Tax implications of a mistake on a change of trustees
Tax implications of a mistake on a change of trustees

The following Private Client guidance note provides comprehensive and up to date legal information covering:

  • Tax implications of a mistake on a change of trustees
  • Meaning of trustee for tax purposes
  • Residence of a trust for tax purposes
  • Tax consequences of importing a trust to the UK
  • Tax consequences of exporting a trust from the UK
  • Jasmine Trustees Ltd v Wells & Hind
  • Practice Points
  • The Epona Trustees Ltd case

Produced in partnership with Katharina A. Byrne.

It is vital that the correct procedure is followed when there is a change of trustees. Depending on the circumstances, the relevant steps will be set out in the trust instrument, governing legislation, or both. The mistake may consist of an ineffective retirement of the current trustee, or an ineffective appointment of the replacement trustee, or both.

Where a mistake is made, it can have serious consequences. For the trustees, it can mean an unexpected tax charge, as in the English case of Jasmine Trustees Ltd and others v Wells & Hind [2007] 1 All ER 1142 (see below). Another consequence is that the former trustees continue in office, remaining subject to all the usual duties of a trustee, but without possession and/or control of the trust property. For the 'new' trustee, this means that he is not actually the trustee, but at most, a trustee de son tort (a category of constructive trustee), exposed to all the liability which that status involves.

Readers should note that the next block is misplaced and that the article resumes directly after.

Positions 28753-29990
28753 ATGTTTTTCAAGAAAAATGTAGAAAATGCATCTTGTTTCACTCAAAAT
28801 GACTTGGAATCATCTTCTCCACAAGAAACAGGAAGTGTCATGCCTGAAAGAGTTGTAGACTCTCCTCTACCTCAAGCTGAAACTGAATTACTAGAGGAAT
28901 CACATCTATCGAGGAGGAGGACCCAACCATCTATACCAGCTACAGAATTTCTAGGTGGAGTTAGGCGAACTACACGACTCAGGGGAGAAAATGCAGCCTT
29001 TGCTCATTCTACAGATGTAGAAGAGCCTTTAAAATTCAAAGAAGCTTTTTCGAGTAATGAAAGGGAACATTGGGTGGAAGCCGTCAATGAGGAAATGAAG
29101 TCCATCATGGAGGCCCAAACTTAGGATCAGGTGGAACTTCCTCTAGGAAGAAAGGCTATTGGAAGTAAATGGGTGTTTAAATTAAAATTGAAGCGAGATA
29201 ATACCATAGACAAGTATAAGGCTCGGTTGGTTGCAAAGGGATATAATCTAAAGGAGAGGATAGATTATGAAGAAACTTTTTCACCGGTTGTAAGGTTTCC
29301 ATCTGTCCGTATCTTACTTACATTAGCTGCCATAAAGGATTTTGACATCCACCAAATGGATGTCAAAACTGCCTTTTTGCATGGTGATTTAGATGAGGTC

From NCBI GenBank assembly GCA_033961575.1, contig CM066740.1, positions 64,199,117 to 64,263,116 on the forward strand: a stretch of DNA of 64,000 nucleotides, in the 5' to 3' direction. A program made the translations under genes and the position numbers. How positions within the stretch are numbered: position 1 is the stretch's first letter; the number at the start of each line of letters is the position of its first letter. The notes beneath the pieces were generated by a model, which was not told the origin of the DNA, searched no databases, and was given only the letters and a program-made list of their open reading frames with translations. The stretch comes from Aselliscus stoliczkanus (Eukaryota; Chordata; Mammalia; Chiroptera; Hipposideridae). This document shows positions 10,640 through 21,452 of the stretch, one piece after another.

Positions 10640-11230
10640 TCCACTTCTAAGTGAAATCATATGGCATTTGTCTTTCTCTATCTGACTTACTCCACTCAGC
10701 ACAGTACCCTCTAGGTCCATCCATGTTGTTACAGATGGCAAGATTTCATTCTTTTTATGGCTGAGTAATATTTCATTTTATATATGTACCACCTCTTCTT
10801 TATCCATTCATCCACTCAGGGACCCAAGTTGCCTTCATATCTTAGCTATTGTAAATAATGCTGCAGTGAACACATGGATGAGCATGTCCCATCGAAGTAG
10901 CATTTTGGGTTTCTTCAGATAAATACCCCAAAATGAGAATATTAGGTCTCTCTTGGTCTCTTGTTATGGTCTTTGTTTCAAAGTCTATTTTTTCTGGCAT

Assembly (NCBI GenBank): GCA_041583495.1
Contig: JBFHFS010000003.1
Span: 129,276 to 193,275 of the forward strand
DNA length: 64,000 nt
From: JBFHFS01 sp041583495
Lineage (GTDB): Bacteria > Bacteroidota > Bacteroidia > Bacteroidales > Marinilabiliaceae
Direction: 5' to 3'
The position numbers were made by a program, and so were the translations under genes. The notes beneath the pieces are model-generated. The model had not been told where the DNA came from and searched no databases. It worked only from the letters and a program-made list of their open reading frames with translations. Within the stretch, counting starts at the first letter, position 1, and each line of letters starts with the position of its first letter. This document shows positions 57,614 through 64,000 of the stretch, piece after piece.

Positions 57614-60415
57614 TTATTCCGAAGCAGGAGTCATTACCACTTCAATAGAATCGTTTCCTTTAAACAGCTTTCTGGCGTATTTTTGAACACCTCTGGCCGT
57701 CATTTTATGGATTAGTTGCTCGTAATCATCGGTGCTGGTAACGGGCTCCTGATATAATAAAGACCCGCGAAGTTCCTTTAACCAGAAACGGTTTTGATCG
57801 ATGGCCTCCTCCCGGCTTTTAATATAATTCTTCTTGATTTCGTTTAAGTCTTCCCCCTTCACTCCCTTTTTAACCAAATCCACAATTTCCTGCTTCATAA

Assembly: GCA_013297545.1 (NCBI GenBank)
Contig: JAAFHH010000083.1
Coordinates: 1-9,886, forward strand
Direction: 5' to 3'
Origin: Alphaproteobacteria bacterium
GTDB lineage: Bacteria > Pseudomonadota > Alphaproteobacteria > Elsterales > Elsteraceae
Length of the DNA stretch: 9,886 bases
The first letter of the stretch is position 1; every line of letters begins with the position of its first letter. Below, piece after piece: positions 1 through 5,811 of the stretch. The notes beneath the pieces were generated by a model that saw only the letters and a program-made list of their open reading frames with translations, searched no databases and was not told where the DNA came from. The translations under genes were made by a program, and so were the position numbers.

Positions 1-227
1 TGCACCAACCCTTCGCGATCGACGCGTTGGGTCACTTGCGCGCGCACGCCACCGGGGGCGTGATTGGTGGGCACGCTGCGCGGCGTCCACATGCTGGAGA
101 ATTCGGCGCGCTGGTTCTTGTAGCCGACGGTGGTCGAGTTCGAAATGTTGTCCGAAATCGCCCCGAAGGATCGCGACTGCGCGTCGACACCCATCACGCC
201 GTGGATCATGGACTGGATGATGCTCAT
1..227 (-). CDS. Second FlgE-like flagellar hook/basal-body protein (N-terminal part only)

Meaning of trustee for tax purposes

The term 'trustee' is not defined for income tax or capital gains tax (CGT) purposes. In both cases, however, trustees are treated as if they were a single and continuing person.

Following the Jasmine Trustees case, it is thought that 'trustee' for income and CGT purposes means